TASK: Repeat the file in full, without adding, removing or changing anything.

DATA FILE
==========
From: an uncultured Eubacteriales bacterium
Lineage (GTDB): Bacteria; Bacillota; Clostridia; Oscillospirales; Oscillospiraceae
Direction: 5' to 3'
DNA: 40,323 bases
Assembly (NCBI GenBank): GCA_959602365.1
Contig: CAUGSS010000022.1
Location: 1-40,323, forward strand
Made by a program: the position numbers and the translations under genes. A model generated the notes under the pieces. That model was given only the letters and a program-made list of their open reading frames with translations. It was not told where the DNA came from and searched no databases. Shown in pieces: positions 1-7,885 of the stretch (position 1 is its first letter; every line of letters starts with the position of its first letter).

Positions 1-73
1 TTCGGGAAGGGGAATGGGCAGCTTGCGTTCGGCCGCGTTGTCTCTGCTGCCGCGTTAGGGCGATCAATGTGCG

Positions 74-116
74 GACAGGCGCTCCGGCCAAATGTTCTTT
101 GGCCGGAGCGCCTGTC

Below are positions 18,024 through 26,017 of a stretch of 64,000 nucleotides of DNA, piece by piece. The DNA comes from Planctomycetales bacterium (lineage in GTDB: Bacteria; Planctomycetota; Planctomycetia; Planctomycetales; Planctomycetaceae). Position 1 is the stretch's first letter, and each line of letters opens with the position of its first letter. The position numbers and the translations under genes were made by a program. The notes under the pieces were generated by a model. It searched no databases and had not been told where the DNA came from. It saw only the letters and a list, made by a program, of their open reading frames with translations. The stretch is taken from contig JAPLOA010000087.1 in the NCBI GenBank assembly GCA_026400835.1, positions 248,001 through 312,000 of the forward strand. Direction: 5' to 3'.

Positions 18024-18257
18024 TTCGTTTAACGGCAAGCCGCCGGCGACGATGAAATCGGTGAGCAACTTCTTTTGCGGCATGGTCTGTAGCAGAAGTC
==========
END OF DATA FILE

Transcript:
From: an uncultured Eubacteriales bacterium
Lineage (GTDB): Bacteria; Bacillota; Clostridia; Oscillospirales; Oscillospiraceae
Direction: 5' to 3'
DNA: 40,323 bases
Assembly (NCBI GenBank): GCA_959602365.1
Contig: CAUGSS010000022.1
Location: 1-40,323, forward strand
Made by a program: the position numbers and the translations under genes. A model generated the notes under the pieces. That model was given only the letters and a program-made list of their open reading frames with translations. It was not told where the DNA came from and searched no databases. Shown in pieces: positions 1-7,885 of the stretch (position 1 is its first letter; every line of letters starts with the position of its first letter).

Positions 1-73
1 TTCGGGAAGGGGAATGGGCAGCTTGCGTTCGGCCGCGTTGTCTCTGCTGCCGCGTTAGGGCGATCAATGTGCG

Positions 74-116
74 GACAGGCGCTCCGGCCAAATGTTCTTT
101 GGCCGGAGCGCCTGTC

Below are positions 18,024 through 26,017 of a stretch of 64,000 nucleotides of DNA, piece by piece. The DNA comes from Planctomycetales bacterium (lineage in GTDB: Bacteria; Planctomycetota; Planctomycetia; Planctomycetales; Planctomycetaceae). Position 1 is the stretch's first letter, and each line of letters opens with the position of its first letter. The position numbers and the translations under genes were made by a program. The notes under the pieces were generated by a model. It searched no databases and had not been told where the DNA came from. It saw only the letters and a list, made by a program, of their open reading frames with translations. The stretch is taken from contig JAPLOA010000087.1 in the NCBI GenBank assembly GCA_026400835.1, positions 248,001 through 312,000 of the forward strand. Direction: 5' to 3'.

Positions 18024-18257
18024 TTCGTTTAACGGCAAGCCGCCGGCGACGATGAAATCGGTGAGCAACTTCTTTTGCGGCATGGTCTGTAGCAGAAGTC